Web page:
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Digging Deeper With Straight Spouses

Pain is an inevitable consequence of loving someone.

Since my essay, “My Husband Is Having an Affair...With a Man,” was published, I have received many, many comments. Although some of the comments were supportive, many of them were challenging, such as this one:

Sadly, most married, closeted gay men are manipulative, narcissistic con artists who only think about themselves with only occasional feelings of guilt and remorse. Their decision to leave or stay in their marriages is never out of consideration for the wife. [The comments—mostly from women—have been edited slightly]. Her comment made me angry and defensive.

I really am sorry for your pain. I realize that anything more I say risks suggesting that you’re not entitled to your pain. That is not my intent.

My father died in a farm accident when I was 3 years old, creating a cloud that cast a dark shadow over me for most of my early life. Three themes dominated my thoughts: 1. Being a man was dangerous. 2. If I survived, I would be the best father any kid ever had. 3. My father’s death fractured my sense of manliness. These things nourished my denial of my same-sex attractions.

By “denial,” I do not mean lying; lying is a conscious choice. Denial is one of the psychological defenses that changes unacceptable impulses into acceptable thoughts, blocking those impulses and reducing anxiety. In my case, denial operated unconsciously. The lies came later.

Dr. Brené Brown suggests that when we reach an apparent impasse in discussions such as these, we must move in closer and dig deeper rather than walk away. My initial reaction to the following comment was even angrier: You and the other false, lying narcissists who defend the use of women as objects in your lives have no inkling of the damage you have caused to women and to the children who were conceived from your hideous lies. (I am not that guy! I had to remind myself, “Don’t stomp off pissed. Dig deeper.”)

I wondered, “What am I missing?”—my own experience was so different—so I made contact with the Straight Spouse Network (SSN), an organization whose mission is to offer support to women and men who discover that their spouse is attracted to others of his/her same sex. I learned a lot.

From the SSN, I learned of situations totally different from my own and those I found in my research with men who come out later in life. Hearing how many of these women had experienced vicious, personal attacks by their spouses shocked me. Many women (and men) in this situation feel that not only is their sexuality under attack but also their very person-hood. When repeated often enough, the charge “You drove me to this” is sometimes accepted as true by both partners. Often it is accompanied by doubt and self-blame, for example, "If I'd been enough of a woman (or man), he (or she) would not be gay.”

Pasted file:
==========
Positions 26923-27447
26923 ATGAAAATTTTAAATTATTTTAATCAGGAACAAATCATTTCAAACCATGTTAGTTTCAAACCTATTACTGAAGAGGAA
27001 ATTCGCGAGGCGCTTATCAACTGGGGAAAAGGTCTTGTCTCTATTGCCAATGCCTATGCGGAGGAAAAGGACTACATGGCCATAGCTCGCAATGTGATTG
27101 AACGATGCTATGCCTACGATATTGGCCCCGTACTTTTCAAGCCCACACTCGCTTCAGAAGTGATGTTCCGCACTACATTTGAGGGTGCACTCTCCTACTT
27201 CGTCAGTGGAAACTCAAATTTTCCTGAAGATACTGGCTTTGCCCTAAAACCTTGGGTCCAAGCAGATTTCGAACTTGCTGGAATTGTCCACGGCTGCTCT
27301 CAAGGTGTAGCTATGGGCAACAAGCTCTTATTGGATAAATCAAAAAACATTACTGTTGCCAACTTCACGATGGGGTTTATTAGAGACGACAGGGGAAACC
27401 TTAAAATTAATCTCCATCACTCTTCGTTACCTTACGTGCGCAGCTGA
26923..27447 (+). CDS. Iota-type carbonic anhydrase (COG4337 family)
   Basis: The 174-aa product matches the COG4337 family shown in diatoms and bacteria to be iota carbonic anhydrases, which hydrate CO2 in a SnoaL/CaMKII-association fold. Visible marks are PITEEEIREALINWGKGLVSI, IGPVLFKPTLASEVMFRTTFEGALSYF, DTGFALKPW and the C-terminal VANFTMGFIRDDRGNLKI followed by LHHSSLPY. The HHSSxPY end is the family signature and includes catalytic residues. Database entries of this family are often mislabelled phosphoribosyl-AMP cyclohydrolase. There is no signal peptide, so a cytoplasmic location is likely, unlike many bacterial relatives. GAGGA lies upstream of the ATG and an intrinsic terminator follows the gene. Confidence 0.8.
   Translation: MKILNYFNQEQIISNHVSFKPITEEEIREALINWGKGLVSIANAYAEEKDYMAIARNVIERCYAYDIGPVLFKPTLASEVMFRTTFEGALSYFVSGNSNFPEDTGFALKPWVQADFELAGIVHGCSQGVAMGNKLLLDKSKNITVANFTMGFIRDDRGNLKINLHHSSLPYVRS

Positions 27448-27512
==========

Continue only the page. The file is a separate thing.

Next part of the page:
Since all men and women have been raised in similar cultures, they have incorporated these “ideals” of masculinity whether they are gay, straight, bisexual, or other. Women assimilate this same stereotype, and both men and women pay a penalty for straying from the roles prescribed for them. But toxic masculinity is not a uniquely heterosexual problem, and some straight women are or were married to very toxic gay men.

The comments from these straight spouses suggested that their spouses were demonstrating primarily two psychological defense mechanisms: projection and denial. Projection is blaming another for your own failings or finding your negative qualities in somebody else while denying them in yourself. This woman’s comment suggests her husband was projecting:

My closeted gay husband looks at me with resentment and disdain, and he abuses me physically, emotionally, and verbally. He engages in systematically breaking me down as a woman and a human being. Why? Because I am not a man and can never fulfill him as a man does.

Projection is fundamental to toxic masculinity, and one of the characteristics is a disdain for homosexuality which generates shame, self-hatred, and even gay bashing. One protection against that shame is to blame someone else rather than accept responsibility. I previously wrote about a man who blamed his same-sex attraction on his wife’s alcoholism. He was essentially saying, “I hate what I’m doing, but it’s all your fault,” playing into the woman’s doubts about herself. Projection would appear to be the explanation for some if not most of what these men are exhibiting.

Projection is an unhealthy defense, a way of demanding that the other make changes rather than focusing on changes that the accuser needs to make. It is my belief—although I have no research data to support my hypothesis—that those who cling most closely to the prescribed definitions of masculinity and femininity are more likely to use the defense of projection, i.e. “It’s your fault that I am the way that I am.” They refuse to see a therapist, believing “Why would I see a therapist to fix your problem?”

Denial is also commonly used. Denial can be either conscious or unconscious. Conscious denial is knowingly lying to deceive someone. Unconscious denial occurs when an event, thought or feeling is so abhorrent that the mind will not accept it as a reality. Denial is commonly used to prevent one from seeing the consequences of their behavior. In every case where denial is used, it is a way to avoid painful feelings in areas of our lives we don’t wish to admit, but it may operate completely out of the awareness of the denier. Unconscious denial was my go-to defense.